A friend of mine is completing a small statue of the Virgin Mary under the new title of Our Lady, Turner of Hearts. As it turns out, he would like to put the inscription of "Our Lady, Turner of Hearts, pray for us" on the base. I would like to be able to suggest to him putting the title in Latin, but my Latin is not so strong. Notwithstanding, I believe there are at least three possible solutions:

Sancta Maria Verticordia, ora pro nobis.

Sancta Maria de Verticordiam, ora pro nobis.

Sancta Maria a Verticordia, ora pro nobis.

Personally I prefer the title "Sancta Maria a Verticordia, ora pro nobis." Do any of you know which of these three titles would best used in ecclesiastical Latin. Please fell free to suggest a different form, if you have the ability in the Latin language.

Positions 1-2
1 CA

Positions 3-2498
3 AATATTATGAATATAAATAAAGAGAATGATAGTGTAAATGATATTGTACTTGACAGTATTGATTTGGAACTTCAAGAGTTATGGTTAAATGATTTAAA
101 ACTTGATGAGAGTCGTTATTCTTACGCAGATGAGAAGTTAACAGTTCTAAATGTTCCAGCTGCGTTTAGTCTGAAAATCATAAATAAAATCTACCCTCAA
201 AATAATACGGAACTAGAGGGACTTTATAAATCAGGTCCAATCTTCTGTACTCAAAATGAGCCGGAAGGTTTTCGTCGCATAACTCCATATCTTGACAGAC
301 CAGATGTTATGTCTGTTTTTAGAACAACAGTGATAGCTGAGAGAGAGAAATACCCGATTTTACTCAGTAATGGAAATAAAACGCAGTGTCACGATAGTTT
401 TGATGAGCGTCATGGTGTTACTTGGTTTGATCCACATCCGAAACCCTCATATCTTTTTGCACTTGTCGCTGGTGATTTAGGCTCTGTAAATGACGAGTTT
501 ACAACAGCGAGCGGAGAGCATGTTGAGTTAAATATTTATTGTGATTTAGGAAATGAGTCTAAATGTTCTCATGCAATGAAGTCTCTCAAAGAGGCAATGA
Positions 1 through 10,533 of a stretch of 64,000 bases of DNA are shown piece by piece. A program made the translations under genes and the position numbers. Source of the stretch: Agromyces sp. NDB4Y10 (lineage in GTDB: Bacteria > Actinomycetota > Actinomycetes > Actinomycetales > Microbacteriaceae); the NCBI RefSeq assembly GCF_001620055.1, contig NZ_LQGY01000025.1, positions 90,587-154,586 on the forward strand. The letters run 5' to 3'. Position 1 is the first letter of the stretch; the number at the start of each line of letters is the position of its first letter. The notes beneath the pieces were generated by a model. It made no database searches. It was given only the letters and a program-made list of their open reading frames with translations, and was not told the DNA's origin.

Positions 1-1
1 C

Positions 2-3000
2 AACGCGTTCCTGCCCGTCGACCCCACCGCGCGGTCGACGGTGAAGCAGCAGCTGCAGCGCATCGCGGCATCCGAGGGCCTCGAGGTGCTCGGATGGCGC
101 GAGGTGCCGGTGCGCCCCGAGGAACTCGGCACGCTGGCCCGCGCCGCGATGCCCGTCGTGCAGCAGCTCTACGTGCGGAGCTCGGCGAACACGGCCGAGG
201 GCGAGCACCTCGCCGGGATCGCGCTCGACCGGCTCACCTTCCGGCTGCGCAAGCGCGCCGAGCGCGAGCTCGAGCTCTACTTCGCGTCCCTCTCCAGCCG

• Just interested: What does your friend mean with "Turner of Hearts"?
    – K-HB
    Mar 11, 2019 at 11:01

1 Answer 1


The standard way of addressing the Virgin Mary under a (substantive) title is to use an appositive noun, in the same case. There is no need to add a or de.

As you can see in the Litany of Loreto, all the titles follow this pattern:

Virgo fidelis,
Speculum iustitiae,
Sedes sapientiae,
Causa nostrae laetitiae

I would thus say Sancta Maria, Verticordia: please be aware, though, that this epithet has also been applied to Venus, though in a context that might be appropriate.

Note that a(b) is commonly used with names to indicate origin or religious names, e.g.: Ioannes a Cruce (John of the Cross) or Theresia ab Infante Iesu (Therese of the Child Jesus). This is fundamentally different, though, since we are not indicating what this saint is.


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